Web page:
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CoffeeScript in a Nutshell, Part 3: CoffeeScript Functions and Classes

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One of CoffeeScript's key strengths is that almost everything is an expression. In addition to learning about this concept in Part 3 of Jeff Friesen's four-part series on CoffeeScript, you explore CoffeeScript's new and improved operators, destructuring assignments, decisions, and loops (including 'for' comprehensions).
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In Part 2 of this four-part CoffeeScript series, I introduced you to CoffeeScript's basic language features: comments; semicolons and significant whitespace; variables; string interpolation, multiline strings, and block strings; object literals; arrays and ranges; and functions. This article continues the series by focusing on expressions. You can download the code from this article here.

Almost Everything Is an Expression

CoffeeScript regards almost everything as an expression—a combination of operands (such as variables, literals, or function calls) and operators. As well as JavaScript expressions, CoffeeScript supports destructuring assignment, decision, and loop expressions.

When CoffeeScript code doesn't represent an expression, the compiler treats it as a statement. When it represents an expression, the compiler often places the code in a closure, which returns a value (possibly the undefined value) that can be assigned to a variable.

For example, the try/catch/finally construct can be treated as a statement or as an expression. Consider the following example. Notice the lack of braces (code within a try, catch, or finally block is indented) and the absence of parentheses around the catch parameter:

try
   x = y
catch err
   console.log err
   console.log "Error:\nType: #{err.type}\nArgs: #{err.arguments}\n"+
               "Message: #{err.message}\nStackTrace: #{err.stack}\n"

When run, this example results in a reference error because y isn't defined. After outputting the err object, its properties are examined and also output. The equivalent JavaScript code (slightly modified for readability) appears below:

try {
  x = y;
} catch (_error) {
  err = _error;
  console.log(err);
  console.log(("Error:\nType: " + err.type + "\nArgs: " + err["arguments"] + "\n") +
              ("Message: " + err.message + "\nStackTrace: " + err.stack + "\n"));
}

The compiler inferred that this try/catch/finally example is being used in a statement context and translated it as such. However, this construct can also appear in an expression context, as follows:

console.log try
              x = y
            catch err
              console.log err
            finally
              console.log "cleaning up"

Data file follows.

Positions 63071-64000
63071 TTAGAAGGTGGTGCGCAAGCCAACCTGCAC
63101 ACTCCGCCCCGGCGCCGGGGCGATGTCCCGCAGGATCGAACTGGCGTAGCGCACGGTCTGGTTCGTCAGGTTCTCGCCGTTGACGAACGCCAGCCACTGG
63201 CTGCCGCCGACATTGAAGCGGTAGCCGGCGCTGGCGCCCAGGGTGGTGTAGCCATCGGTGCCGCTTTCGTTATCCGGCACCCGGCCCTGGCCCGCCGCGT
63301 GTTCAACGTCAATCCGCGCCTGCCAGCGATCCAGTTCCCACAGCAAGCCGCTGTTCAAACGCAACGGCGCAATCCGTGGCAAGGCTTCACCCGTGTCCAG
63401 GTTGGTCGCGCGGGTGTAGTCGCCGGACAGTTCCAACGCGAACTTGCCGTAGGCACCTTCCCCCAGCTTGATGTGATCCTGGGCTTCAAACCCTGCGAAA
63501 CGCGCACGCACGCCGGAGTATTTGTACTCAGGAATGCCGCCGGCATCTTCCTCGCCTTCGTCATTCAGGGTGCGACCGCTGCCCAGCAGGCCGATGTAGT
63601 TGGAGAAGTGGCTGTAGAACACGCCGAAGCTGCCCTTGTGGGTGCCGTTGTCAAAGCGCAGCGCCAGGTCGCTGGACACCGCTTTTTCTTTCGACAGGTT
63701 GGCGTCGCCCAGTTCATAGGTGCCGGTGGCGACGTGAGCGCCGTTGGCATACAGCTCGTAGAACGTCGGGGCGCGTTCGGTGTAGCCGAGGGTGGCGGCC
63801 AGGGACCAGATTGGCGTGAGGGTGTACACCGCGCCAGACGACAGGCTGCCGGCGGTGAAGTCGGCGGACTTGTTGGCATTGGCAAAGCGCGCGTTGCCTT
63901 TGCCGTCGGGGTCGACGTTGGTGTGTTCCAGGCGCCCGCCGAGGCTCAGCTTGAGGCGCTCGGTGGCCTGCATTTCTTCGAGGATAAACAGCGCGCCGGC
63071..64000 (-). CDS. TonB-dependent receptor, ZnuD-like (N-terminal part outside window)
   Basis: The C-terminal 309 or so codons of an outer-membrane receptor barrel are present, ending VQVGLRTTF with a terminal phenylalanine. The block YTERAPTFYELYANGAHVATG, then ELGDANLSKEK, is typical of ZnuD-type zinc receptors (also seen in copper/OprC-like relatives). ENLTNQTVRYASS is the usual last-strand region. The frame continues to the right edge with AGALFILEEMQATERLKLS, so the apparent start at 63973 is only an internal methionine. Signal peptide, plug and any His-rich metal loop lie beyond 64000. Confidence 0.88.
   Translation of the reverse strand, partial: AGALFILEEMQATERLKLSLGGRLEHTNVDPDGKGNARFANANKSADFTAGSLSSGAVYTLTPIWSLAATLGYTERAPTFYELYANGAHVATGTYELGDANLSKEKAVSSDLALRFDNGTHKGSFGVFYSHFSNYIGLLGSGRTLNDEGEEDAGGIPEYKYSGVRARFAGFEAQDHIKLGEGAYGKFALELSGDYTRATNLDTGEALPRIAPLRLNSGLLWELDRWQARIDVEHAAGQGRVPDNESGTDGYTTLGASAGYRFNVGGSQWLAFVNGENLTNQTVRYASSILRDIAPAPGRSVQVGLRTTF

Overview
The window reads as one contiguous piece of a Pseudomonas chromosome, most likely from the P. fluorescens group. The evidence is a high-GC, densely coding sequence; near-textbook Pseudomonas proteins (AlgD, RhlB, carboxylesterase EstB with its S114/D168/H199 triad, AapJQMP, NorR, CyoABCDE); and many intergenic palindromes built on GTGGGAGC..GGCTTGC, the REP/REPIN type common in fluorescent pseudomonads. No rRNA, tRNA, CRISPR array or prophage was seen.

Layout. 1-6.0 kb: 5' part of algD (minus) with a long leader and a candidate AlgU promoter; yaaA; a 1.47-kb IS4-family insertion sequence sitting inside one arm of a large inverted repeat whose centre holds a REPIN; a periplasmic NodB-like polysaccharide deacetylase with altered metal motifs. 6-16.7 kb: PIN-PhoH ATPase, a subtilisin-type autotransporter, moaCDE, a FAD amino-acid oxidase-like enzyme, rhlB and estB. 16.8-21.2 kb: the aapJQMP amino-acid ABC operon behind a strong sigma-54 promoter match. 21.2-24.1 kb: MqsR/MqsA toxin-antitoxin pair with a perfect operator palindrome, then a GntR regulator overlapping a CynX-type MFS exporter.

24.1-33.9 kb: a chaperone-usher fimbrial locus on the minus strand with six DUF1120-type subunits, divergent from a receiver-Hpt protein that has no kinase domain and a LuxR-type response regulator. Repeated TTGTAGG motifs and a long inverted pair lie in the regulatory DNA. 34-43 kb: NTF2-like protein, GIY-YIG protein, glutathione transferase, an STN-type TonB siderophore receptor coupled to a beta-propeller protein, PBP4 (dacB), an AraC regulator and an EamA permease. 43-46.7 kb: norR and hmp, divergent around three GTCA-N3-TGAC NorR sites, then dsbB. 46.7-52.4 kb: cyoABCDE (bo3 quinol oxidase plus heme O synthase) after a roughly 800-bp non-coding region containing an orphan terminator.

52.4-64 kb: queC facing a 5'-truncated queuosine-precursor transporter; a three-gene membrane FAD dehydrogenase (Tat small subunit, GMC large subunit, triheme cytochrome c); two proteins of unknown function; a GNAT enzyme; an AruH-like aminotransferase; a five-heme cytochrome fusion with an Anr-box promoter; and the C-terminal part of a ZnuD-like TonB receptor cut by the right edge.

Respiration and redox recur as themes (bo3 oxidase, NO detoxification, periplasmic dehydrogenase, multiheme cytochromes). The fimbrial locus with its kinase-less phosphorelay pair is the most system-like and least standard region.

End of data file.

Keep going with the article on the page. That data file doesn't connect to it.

When run, this example's catch block executes first, outputting [ReferenceError: y is not defined]. Then, the finally block executes, outputting cleaning up. Finally, undefined is returned and output. Consider the following equivalent JavaScript code:

console.log((function() {
  try {
    return x = y;
  } catch (_error) {
    err = _error;
    return console.log(err);
  } finally {
    console.log("cleaning up");
  }
})());

Because the closure doesn't explicitly return a value, undefined is returned.

New Operators

CoffeeScript introduces the Pythonesque chained comparison operator, which tests an expression to see whether it falls between a pair of limits. If it falls between the limits, this operator returns true; otherwise, it returns false. Consider the following example:

20 < age < 50

This operator returns true when age's value is greater than 20 and less than 50. The JavaScript equivalent appears below:

(20 < age && age < 50);

CoffeeScript also introduces the existential operator (?) to check for variable existence. This postfix operator returns true when a variable is defined and not null; otherwise, it returns false. Consider the following example:

console.log PI?

The JavaScript equivalent appears below:

console.log(PI != null);

CoffeeScript provides a handy variant of this operator that can be used instead of || to supply a default value when the variable is undefined or contains null. The following example demonstrates:

circumference = PI*(diameter ? 10) # multiply PI by diameter if defined and not null
                                   # otherwise, multiply PI by 10 (the default value)

The JavaScript equivalent (slightly modified for readability) appears below:

circumference = PI *
                (typeof diameter !== "undefined" && diameter !== null ? diameter : 10);

CoffeeScript offers two more variants of the existential operator: ?= and ?.. The ?= variant provides safer conditional assignment. If a variable (the left operand) is undefined or null, the right operand is assigned to the variable; otherwise, the variable keeps its value: